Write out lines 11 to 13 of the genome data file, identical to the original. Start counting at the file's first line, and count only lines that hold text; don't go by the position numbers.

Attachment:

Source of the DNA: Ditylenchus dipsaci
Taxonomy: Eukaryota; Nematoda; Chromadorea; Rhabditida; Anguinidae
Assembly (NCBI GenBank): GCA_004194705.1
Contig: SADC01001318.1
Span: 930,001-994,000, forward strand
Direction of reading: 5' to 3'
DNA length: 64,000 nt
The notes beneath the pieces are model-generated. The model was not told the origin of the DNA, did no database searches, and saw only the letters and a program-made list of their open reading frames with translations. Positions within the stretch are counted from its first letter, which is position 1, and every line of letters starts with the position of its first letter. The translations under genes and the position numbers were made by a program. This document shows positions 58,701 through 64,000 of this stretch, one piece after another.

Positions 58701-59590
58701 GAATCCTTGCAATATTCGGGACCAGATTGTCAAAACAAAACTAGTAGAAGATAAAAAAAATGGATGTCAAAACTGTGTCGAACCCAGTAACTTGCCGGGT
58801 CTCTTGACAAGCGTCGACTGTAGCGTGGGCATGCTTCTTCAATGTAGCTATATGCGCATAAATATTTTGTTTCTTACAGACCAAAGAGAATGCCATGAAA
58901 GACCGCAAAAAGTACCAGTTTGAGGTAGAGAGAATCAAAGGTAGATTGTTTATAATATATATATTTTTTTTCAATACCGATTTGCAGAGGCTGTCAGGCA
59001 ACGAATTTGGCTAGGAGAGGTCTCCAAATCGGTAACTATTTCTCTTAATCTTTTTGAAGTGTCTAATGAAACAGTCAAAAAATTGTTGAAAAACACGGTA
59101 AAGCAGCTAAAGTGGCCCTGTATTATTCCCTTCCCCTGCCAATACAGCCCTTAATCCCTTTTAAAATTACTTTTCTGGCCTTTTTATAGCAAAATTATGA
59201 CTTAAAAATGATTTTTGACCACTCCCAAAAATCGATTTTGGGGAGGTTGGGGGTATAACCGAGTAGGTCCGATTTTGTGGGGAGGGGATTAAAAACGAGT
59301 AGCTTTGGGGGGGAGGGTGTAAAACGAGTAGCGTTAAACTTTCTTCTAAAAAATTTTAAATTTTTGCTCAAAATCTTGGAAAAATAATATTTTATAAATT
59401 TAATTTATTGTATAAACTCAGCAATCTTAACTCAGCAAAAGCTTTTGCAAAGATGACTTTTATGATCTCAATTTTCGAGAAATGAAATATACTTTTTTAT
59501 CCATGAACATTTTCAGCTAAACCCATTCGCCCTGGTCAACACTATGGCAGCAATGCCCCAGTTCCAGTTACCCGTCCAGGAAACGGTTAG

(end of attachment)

58801 CTCTTGACAAGCGTCGACTGTAGCGTGGGCATGCTTCTTCAATGTAGCTATATGCGCATAAATATTTTGTTTCTTACAGACCAAAGAGAATGCCATGAAA
58901 GACCGCAAAAAGTACCAGTTTGAGGTAGAGAGAATCAAAGGTAGATTGTTTATAATATATATATTTTTTTTCAATACCGATTTGCAGAGGCTGTCAGGCA
59001 ACGAATTTGGCTAGGAGAGGTCTCCAAATCGGTAACTATTTCTCTTAATCTTTTTGAAGTGTCTAATGAAACAGTCAAAAAATTGTTGAAAAACACGGTA